Job cuts at building products company Boral represent a "shocking start" to 2013 for Australian manufacturing, the head of the Australian Workers Union says.
Boral announced on Wednesday that it was shedding 700 jobs nationwide as part of a company-wide restructure.
Speaking in Sydney, AWU national secretary Paul Howes slammed Boral for failing to consult with the union and said he was "very disappointed it had made the decision unilaterally".
"We know that Australian manufacturing is being hit for six," Mr Howes told reporters.
"With the Australian dollar sitting at 106, with record levels of illegal trade dumping occurring in this country at the moment, we know that 2013 will be the making or breaking year for Australian manufacturing."
He said he suspected the decision was an attempt by Boral's new chief executive to impress the company's board and shareholders by getting a short-term bounce in its share price.
However, Mr Howes said he was confident the AWU would be able to work with Boral to minimise the impact on union members.
He had met with the company on Wednesday morning for "preliminary discussions" but said he did not know which states would be hardest hit by the announcement.
At a media conference on Wednesday, Boral chief executive Mike Kane said NSW would bear the brunt of the cuts.
While the 700 redundancies would be spread across Australia, NSW would account for 40 per cent of the job losses because Boral's head office is in Sydney.
Victoria and Queensland would each account for 20 per cent of the job losses, while about 12 per cent would come from South Australia, eight per cent from Western Australia and about one per cent from Tasmania, he said.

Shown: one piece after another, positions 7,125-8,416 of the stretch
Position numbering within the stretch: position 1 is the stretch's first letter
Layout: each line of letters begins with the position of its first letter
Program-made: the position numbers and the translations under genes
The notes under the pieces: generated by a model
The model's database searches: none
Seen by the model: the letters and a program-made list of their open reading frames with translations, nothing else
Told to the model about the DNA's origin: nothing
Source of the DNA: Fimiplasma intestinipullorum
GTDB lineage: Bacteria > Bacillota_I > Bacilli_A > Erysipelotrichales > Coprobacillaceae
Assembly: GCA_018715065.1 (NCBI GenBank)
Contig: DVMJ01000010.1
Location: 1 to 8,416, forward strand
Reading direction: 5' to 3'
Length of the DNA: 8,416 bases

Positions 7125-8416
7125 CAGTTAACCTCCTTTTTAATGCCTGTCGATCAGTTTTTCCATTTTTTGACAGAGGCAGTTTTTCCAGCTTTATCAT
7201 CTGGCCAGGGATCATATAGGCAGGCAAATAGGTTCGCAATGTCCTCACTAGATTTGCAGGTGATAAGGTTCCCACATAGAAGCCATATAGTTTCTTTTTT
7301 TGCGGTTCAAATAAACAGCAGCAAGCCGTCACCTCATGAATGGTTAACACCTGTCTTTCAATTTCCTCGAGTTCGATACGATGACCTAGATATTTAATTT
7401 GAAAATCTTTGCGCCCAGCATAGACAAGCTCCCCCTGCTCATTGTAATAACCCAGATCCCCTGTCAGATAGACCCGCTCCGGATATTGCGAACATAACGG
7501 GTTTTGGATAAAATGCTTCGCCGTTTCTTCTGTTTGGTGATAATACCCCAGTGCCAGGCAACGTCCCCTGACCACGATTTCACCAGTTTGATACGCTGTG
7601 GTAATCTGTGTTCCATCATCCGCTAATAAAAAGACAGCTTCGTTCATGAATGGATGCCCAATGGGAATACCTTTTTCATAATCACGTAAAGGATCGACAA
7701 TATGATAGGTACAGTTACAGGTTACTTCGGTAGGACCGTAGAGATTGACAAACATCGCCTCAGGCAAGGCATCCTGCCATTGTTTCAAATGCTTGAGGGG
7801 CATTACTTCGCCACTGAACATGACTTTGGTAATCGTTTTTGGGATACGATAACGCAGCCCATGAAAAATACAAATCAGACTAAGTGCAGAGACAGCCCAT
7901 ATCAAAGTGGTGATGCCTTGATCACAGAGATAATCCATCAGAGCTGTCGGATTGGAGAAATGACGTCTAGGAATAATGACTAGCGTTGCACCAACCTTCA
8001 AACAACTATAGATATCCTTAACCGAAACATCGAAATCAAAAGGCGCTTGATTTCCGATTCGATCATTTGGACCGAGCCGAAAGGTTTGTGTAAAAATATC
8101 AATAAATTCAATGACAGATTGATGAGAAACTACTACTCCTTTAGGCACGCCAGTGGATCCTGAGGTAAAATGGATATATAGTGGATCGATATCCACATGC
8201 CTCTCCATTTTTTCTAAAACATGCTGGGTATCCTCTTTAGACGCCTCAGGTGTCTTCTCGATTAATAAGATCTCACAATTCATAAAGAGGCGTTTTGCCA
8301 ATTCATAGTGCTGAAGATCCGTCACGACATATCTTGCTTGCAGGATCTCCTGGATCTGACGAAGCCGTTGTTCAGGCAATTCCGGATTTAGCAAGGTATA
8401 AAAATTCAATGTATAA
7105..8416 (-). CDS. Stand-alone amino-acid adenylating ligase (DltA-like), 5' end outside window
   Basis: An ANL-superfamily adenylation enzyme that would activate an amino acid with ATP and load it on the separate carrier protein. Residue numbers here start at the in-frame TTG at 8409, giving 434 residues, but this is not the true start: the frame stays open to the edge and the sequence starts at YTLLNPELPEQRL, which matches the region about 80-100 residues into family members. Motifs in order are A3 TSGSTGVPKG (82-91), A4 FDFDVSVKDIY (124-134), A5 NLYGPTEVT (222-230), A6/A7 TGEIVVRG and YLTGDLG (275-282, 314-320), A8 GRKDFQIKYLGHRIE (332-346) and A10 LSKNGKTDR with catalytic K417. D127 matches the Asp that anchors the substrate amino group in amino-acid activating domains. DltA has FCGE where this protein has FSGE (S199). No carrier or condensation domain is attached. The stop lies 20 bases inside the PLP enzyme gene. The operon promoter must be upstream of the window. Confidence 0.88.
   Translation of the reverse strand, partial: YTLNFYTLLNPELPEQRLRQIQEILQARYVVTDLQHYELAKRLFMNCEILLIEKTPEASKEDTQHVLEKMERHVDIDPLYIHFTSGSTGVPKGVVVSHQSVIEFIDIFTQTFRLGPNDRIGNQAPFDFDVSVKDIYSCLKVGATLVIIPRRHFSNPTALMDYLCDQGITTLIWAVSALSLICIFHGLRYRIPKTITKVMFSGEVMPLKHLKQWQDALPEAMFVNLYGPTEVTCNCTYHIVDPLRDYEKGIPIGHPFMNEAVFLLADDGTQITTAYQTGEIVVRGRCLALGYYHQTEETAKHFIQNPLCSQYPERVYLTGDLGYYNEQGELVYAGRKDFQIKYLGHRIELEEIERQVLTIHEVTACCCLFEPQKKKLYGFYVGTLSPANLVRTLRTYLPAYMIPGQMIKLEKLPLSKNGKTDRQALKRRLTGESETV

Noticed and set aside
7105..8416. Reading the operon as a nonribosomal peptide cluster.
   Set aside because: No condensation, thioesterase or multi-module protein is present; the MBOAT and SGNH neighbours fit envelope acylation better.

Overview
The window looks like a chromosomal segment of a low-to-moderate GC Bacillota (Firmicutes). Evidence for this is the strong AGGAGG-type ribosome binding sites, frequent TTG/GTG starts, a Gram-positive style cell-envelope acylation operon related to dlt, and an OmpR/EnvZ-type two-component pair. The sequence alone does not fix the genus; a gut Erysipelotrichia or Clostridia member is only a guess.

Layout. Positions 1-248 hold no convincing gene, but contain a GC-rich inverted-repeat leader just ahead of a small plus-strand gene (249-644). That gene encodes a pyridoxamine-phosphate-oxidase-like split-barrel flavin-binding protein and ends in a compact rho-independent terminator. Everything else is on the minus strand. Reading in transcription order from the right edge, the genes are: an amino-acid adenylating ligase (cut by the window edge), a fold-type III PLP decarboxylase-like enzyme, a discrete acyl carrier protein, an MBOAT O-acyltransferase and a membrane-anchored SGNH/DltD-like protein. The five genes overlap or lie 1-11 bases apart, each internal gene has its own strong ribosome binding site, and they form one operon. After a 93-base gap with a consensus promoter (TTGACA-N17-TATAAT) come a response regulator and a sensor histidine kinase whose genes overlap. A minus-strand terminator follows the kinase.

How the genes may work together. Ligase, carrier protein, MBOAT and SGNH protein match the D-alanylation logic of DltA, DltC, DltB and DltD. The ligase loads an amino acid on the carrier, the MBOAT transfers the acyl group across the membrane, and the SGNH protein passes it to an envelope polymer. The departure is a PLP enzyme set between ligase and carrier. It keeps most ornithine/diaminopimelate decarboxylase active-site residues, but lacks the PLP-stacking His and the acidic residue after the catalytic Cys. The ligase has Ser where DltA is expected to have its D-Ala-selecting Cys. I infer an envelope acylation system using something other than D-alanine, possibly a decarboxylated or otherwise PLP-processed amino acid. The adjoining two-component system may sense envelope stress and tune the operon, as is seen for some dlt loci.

"The highest impact would be in NSW because that's where a lot of our corporate functions are," Mr Kane said.
Mr Kane said of the 700 redundancies, 200 have already occurred, and the rest are expected to be completed by March.
Other recently announced moves to outsource production take Boral's total job cuts in the 2012/13 financial year to 1000, from a global workforce of 14,740, as of June 30, 2012.
Boral expects the redundancies to cost it $60 million in 2012/13, but it expects annual cost savings of $90 million will result.
Boral's announcement comes the day after steelmaker BlueScope announced it was cutting a further 170 jobs in Victoria as it reduced production to cut costs.
Mr Howes said he suspected the decision was an attempt by Boral's new chief executive to impress the company's board and shareholders by getting a short-term bounce in its share price.
"It's not how Australian companies should work," Mr Howes said.
The market reacted positively to the job cuts, with Boral's shares shooting up 8.6 per cent to $4.75 at 11.40am (AEDT).
The company, which makes home building products such as bricks, roof tiles and doors, as well as materials for larger construction projects such as concrete and stone.
It has been under financial pressure due to a prolonged slump in housing construction and delays in major construction projects.
Opposition industry spokeswoman Sophie Mirabella blamed the job cuts on excessive regulation and failing business confidence under the federal Labor government.
"Labor's deliberate policies of more red tape, higher taxes and increased business burdens have slugged manufacturing business like Boral, making it more difficult for them to remain competitive," Mrs Mirabella said.